The Washington Post
By: Zachary A. Goldfarb
August 13, 2010
Affordable-housing advocates raised concerns Thursday that the Obama administration is excluding consumer and community groups from playing prominent roles in a government-sponsored conference next week that will kick off efforts to overhaul national housing policy.
After the administration announced the 12 panelists for Tuesday's conference, the nonprofit National Community Reinvestment Coalition said consumer and community groups had been "muscled out" by financial companies, economists and academics without a sense of how housing policy plays out in communities.
"Apparently being a community organizer qualifies you to be president, but it's not good enough to be part of HUD and Treasury's think tank on housing," said NCRC chief executive John Taylor, whose group works with hundreds of community organizations to promote access to financial services for low- and middle-income people.
The criticism by affordable-housing advocates was notable because the Obama administration has so far paid much more attention to their concerns than previous administrations have. Advocates, for instance, had credited the administration with listening to community groups that argued that the government must do more to embrace rental housing for those who cannot afford to buy a home.
Panels and players
Almost everyone agrees that the government's role in providing financing for home loans -- now standing behind nine in 10 new loans -- is too big and must be replaced by private capital. But an emerging flash point in the debate is how much the government may compel private companies to spend on ensuring that low- and middle-income people have access to housing -- either by renting or buying.
Tuesday's conference will feature two panels on housing reform -- one led by Treasury Secretary Timothy F. Geithner and focused on financial markets, and another led by Housing and Urban Development Secretary Shaun Donovan and focused on broader housing policy goals. Six executives, five academics and a representative of a civil rights group will participate as panelists. After the panel discussions, breakout sessions will take up topics such as securitization and rental housing.
"Across the spectrum, stakeholders agree that our current system of housing finance requires fundamental reform," said Jeffrey A. Goldstein, undersecretary of the Treasury for domestic finance. "This conference is an opportunity for us to broaden our perspectives on a number of key issues in a transparent way to make certain that all of the best ideas are on the table."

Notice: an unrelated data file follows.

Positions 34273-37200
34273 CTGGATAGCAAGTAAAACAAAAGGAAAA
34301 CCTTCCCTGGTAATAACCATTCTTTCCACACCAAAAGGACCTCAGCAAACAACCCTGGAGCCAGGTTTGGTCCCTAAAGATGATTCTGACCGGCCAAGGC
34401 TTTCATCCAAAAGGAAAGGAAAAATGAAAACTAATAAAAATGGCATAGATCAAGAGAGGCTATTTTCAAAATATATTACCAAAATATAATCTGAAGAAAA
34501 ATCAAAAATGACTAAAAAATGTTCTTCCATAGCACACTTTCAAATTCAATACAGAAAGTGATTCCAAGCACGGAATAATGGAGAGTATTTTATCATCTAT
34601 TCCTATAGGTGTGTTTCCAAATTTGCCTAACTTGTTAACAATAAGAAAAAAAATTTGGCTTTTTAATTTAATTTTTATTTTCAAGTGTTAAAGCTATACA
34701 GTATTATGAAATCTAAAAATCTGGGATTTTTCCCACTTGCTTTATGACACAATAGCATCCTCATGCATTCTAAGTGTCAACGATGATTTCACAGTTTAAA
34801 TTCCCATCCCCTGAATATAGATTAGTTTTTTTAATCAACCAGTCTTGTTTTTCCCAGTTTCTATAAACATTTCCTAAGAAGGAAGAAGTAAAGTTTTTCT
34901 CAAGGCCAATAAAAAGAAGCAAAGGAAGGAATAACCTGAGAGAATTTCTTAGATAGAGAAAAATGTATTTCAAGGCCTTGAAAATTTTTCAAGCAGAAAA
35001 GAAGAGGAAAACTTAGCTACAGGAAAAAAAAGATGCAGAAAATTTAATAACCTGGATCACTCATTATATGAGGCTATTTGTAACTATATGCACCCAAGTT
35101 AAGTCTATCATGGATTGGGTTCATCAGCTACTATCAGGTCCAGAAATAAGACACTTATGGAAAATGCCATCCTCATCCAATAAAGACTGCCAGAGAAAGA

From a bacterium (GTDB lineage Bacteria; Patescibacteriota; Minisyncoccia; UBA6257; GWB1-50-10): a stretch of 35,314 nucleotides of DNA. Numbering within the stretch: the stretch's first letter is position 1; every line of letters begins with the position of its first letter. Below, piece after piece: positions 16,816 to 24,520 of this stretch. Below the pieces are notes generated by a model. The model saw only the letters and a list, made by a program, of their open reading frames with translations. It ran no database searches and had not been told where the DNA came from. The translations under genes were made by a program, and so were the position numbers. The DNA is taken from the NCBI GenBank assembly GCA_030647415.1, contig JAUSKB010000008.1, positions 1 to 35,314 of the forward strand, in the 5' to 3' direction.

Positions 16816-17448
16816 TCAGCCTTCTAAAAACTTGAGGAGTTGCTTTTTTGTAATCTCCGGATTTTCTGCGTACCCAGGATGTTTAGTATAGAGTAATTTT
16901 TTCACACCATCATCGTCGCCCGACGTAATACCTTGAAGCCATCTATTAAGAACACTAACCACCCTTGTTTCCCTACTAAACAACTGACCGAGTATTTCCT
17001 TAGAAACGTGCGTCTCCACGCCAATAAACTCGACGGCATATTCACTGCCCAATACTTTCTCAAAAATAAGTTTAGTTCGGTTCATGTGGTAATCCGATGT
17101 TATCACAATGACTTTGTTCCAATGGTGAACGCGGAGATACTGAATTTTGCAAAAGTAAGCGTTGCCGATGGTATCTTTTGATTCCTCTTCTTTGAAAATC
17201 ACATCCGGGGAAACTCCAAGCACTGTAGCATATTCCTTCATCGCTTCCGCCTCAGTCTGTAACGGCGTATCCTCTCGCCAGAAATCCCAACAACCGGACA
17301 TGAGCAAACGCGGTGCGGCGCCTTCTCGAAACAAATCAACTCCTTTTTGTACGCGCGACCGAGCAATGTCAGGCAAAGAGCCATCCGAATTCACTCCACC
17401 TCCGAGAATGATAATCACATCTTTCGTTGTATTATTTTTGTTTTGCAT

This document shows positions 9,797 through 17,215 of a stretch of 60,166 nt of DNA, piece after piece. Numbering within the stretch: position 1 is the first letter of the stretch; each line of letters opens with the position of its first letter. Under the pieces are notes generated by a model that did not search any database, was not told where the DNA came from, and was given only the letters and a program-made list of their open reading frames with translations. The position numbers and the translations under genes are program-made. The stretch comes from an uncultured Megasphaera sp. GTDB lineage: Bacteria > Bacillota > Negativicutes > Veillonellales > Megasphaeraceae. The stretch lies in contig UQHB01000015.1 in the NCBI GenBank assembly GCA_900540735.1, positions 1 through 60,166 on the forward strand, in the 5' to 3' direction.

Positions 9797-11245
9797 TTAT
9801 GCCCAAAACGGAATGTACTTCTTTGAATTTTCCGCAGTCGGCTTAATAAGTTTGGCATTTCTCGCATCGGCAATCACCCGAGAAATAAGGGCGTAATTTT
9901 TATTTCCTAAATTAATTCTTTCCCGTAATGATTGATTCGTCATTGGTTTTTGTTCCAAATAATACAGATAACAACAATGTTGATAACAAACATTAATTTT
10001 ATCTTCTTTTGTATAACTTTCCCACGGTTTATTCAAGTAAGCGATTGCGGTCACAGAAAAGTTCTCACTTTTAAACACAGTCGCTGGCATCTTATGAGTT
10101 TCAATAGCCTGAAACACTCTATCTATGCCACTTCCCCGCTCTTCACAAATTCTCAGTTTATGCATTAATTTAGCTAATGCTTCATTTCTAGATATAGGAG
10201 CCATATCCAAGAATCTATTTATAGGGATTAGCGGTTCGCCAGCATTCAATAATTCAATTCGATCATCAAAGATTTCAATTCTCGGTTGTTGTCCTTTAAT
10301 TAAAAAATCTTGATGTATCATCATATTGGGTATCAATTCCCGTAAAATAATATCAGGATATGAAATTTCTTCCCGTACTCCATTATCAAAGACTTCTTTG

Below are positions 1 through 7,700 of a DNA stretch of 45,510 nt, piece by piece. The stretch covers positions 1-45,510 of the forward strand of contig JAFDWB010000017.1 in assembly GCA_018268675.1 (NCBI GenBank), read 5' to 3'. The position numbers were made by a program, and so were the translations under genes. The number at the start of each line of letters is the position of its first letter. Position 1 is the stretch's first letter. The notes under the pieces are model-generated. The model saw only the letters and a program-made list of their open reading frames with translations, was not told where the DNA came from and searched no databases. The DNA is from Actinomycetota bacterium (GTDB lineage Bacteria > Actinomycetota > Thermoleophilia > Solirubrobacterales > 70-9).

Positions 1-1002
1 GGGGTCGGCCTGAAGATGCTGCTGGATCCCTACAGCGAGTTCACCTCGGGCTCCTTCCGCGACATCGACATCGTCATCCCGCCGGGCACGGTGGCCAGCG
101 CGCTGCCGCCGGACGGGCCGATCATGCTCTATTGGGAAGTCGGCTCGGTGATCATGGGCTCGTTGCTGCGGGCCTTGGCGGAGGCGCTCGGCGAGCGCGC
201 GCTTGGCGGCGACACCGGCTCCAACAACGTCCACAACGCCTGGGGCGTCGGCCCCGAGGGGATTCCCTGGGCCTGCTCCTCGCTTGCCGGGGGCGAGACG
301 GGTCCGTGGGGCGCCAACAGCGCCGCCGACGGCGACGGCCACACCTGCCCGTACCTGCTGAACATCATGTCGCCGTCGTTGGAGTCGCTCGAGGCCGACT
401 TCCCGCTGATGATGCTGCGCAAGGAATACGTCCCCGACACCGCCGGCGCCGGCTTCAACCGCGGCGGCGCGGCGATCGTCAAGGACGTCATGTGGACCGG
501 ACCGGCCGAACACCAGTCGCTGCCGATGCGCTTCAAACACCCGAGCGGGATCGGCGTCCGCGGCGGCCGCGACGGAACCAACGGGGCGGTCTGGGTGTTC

The panelists include Bill Gross, Pimco's chief investment officer, who has been a large buyer of securities backed by home loans; Moody's economist Mark Zandi, who has advised politicians on economic policy; and Lewis Ranieri, who helped pioneer mortgage securitization.
The heads of Bank of America and Wells Fargo's mortgage units will be panelists, as well as former bank regulator Ellen Seidman.
Seidman, who now runs a community-oriented bank in Chicago, and Marc Morial, a former New Orleans mayor who is now president of the National Urban League, are likely to be among affordable-housing advocates' biggest allies at the conference.
Still, "it's really not much diversity or real community perspective from folks that represent the end user of mortgages," said Janis Bowdler, deputy director of the wealth-building program at the National Council of La Raza. "I am concerned that the process will be heavily influenced and informed by major industry players and economists."
But Andrew Williams, a Treasury spokesman, said consumer advocates will have a voice. "A number of consumer advocates will participate in the conference to ensure that a broad range of stakeholders have input into the reform discussion," he said.
White House's approach
Some say that, regardless of who is being invited to speak, the topics the administration is addressing are important ones.
"While I think it's important that the right people are at the table, the agenda really points to them trying to get the issues that the housing finance system has left behind -- like multifamily housing and affordability," said Linda Couch, deputy director of the National Low Income Housing Coalition.
The Obama administration has taken an incremental approach to reforming housing. It faces a January deadline, imposed by the new financial regulatory reform law, to come up with a plan for overhauling housing finance.
But officials say they fear that any specific proposal could rattle the fragile housing and mortgage markets, which are now supported to a great extent by government programs.
In April, the Treasury and HUD released seven broad questions to guide thinking on how to reshape housing finance. They received more than 300 comments.